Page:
Oh yea, one more of this, just because:


lemon butter (and other, less spectacular things)

The process of bringing ingredients from their raw form to a complete meal with just a sharp object, some heat, and perhaps some cold will never cease to amaze me. My default example is onions: they phase-shift from spicy crispness to unmatched savory sweetness in about thirty minutes over heat. Put yeast in wort (the sweet, nutritious, warm soup of barley and hops), let it do its thang, and after a few days (in a brewery) or a few and then you have beer. Magic!

It is essentially a form of art therapy, which I think contributes to why I like it so much. You have the power to create something beautiful and delicious from start to finish, choosing the ingredients and how you will treat them. It is an excellent way to unwind. Even better, though, is sharing this experience with someone. I find few things more fun and relaxing than cooking with a friend. They’re there to tell you that your dressing needs a little more salt or that the meat should be taken off the grill a few minutes earlier than you were planning to remove it. It also shaves the intimidation off trying a new recipe or working with a new ingredient.

This past weekend, I visited my friend Adam in Los Angeles. I brought a bag of vegetables with me (two giant artichokes, summer squash, asparagus) which contributed to the makings of an excellent meal. We were both craving summer fare, so we agreed on gazpacho. A trip to Figueroa Produce rounded out the menu: grilled shrimp, grilled vegetables, grilled bread, steamed artichoke, tabouleh.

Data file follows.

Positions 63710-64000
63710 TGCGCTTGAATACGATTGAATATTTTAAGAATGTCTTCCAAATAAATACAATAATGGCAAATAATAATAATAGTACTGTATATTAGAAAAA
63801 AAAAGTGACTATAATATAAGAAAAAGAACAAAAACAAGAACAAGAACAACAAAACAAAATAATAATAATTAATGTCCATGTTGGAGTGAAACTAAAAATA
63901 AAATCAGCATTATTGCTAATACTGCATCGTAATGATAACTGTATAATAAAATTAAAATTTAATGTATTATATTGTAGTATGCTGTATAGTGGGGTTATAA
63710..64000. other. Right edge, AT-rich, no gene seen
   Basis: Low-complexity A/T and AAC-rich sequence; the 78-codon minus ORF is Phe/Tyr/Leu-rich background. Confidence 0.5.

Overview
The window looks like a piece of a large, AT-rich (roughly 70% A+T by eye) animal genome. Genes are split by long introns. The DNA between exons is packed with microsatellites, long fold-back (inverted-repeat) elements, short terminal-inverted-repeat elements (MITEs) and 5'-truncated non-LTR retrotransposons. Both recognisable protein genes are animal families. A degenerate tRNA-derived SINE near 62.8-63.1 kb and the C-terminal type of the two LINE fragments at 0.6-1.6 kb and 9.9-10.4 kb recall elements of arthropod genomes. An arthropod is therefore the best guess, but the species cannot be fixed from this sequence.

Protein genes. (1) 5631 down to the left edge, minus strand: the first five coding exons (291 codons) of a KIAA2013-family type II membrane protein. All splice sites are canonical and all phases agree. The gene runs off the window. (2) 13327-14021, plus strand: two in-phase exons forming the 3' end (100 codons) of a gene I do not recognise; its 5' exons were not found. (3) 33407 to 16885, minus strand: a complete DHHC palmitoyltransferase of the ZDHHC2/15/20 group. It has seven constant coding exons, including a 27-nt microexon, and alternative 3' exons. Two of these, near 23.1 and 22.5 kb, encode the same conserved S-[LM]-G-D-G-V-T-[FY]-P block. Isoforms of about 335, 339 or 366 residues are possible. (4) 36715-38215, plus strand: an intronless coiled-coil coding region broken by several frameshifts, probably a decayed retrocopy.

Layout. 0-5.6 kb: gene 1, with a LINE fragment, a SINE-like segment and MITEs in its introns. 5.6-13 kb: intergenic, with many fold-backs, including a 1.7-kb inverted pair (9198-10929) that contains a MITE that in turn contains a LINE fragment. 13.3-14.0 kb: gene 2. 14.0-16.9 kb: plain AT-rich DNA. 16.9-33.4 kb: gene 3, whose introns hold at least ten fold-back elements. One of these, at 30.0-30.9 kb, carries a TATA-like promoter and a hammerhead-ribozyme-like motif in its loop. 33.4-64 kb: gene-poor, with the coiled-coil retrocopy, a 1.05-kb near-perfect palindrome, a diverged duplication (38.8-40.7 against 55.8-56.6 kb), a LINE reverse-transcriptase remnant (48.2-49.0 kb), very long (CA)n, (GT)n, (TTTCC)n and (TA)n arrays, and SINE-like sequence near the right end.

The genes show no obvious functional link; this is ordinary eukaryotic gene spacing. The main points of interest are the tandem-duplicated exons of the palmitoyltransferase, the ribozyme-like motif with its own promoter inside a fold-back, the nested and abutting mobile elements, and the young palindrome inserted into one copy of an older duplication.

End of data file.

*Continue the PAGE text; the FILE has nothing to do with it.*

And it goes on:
As long as you have the proper tools, making gazpacho is a cinch. A high-power blender or food processor is necessary to massacre your ingredients into a creamy, tasty soup. We threw in four heirloom tomatoes, half a red onion, one green bell pepper, half a peeled cucumber, three large cloves of garlic, four slices of baguette bread, a glug of extra virgin olive oil, cumin, salt, pepper, and some water. This amounted to monstrous amounts of yumminess, especially when served with ice cubes, homemade croutons, chopped cucumber, and diced red onion. After the first spoonful, Adam and I high-fived; it was that kind of meal.

The grilled veggies were standard but very good; the asparagus and summer squash had come from a farm merely days before, and I thought it was pretty clear when you bit into them. Grilled bread is good on its own, but this was drizzled in olive oil and rubbed with a tomato. It was everything I love about the bread of a tomato sandwich but more elegant. The bread was also a very good edible spoon for the gazpacho. Also, the tabouleh was excellent, refreshing and gorgeous.

The star of the dinner, though, was most definitely the lemon butter. Lemon juice + melted butter = religious culinary experience. The artichoke was pressure-cooked in water with some cloves (um, neverwouldathought, but sofreakingood), and Adam instructed us to dip it into the lemon butter. This caused the artichoke, which was certainly delicious, to become a mere vehicle for lemon butter transfer.

Even though this meal consisted of light, summer fare, it took about two hours to rest off the food coma it induced. This was probably worsened by the amount of beer I had been consuming, but either way, it was a very welcome coma. Very, very welcome.